My journey with the Irish language

Loss of community for Gael-Astrálach (Australians of Irish decent)

Caisleán amháinThe reason for epidemic loneliness

Have you ever had the desire to leave the pressures of society and create a different way of life? Have you ever longed for a real sense of community rather than the transient fair weather friends and if you’re lucky, family, who are too busy to call? Have you ever wondered where you belong? As a therapist, working in Australia, I have heard this story over and over and began to question how do we recreate a sense of authentic community and belonging in a world that is predominantly driven by profit and has a bad habit of crushing smaller native cultures and languages on a regular basis?

“Languages?” I hear you ask, “What’s that got to do with how I feel? And what does the destruction of minority cultures have to do with me?”

The answer to those questions is that the loss of culture and conscious awareness of our ancestry leaves a void within us that we often try to fill with consumer items, hit and run relationships and addictions.

I’m Australian and my family has lived in Australia for generations, yet a loss of cultural identity and belonging has plagued me my whole life. Australia is beautiful, the hills are magic and the Oceans are paradise – except for the sharks and crocodiles! But the thing is Australia never felt like it belonged to me. I’ve always felt the indigenous Aboriginal spirit and presence of this land and try to show my respect, but I sense their anger. And it is no surprise why. I cringe when I think of the reality of white colonization of this country and want to say I’m deeply sorry. But then another part of me cries out – but I was forced to be here! Half of my people fled starvation from the potato famine in Ireland in the mid nineteenth century. They were stripped of their land, their community, their culture and their language. Yes, language! The very words that flavored the way we see the world and ourselves and our clans. While indigenous Australians have every right to protest the atrocities done to them, so do a large proportion of white Australians who were also victims of colonization. Irish (and other native Celtic cultures) were stripped of everything! And we still carry the wound to this very day, even if we are not consciously aware of it.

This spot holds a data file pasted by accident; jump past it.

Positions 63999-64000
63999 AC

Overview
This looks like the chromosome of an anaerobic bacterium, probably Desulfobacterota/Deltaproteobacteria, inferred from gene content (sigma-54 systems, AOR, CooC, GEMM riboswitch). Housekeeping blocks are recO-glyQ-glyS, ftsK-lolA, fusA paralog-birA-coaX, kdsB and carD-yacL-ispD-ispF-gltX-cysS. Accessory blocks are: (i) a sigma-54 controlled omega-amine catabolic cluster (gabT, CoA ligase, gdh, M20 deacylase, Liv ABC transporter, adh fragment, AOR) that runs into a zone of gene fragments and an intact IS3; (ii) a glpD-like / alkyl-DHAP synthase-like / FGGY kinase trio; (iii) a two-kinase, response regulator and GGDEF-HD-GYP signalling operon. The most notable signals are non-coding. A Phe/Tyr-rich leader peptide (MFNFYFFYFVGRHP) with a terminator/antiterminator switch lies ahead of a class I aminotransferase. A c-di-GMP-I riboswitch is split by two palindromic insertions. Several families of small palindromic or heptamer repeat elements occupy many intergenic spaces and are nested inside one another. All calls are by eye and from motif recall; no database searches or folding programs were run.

Recently, I became consumed with Irish culture, history, mythology and the language, Gaeilge. It was like my spirit wouldn’t let me go on for another moment without showing where I belong. Bit by bit, a new (or rather old) world opened up to me.

There’s a happiness in my heart when I learn Gaeilge and when I connect with people who share my roots and my love for the Irish language and culture. And the deep void within is slowly being filled as begin to see through new eyes – through the eyes of a language that used to belong to my people and can belong to me again.

I leave you with a famous quote from Pádraig Pearse…

“Tir gan teanga, tír gan anam”
A country without a language is a country without a soul


Slán go fóill agus tugaigí aire daoibh féin
Bye for now and take care

5 Responses to Loss of community for Gael-Astrálach (Australians of Irish decent)

  • This strikes a chord with me, Neasa, as a child of the Irish diaspora. We were scattered to the four winds, but we took our home with us in the form of memory, culture and history. I reckon it’s not just soft programing, but hard wiring from thousands of years of Irish living. Parts of Irish sound strange to me, but much more sounds familiar and warm (hygglige, as the Danes say). I got myself a teacher when I was 12. I tried to learn Scottish Gaelic which was available then through ‘ Can Seo’ cassettes and this kind lady, Ann, living in Clackmananshire who sent regular cassette tapes to this strange child in England.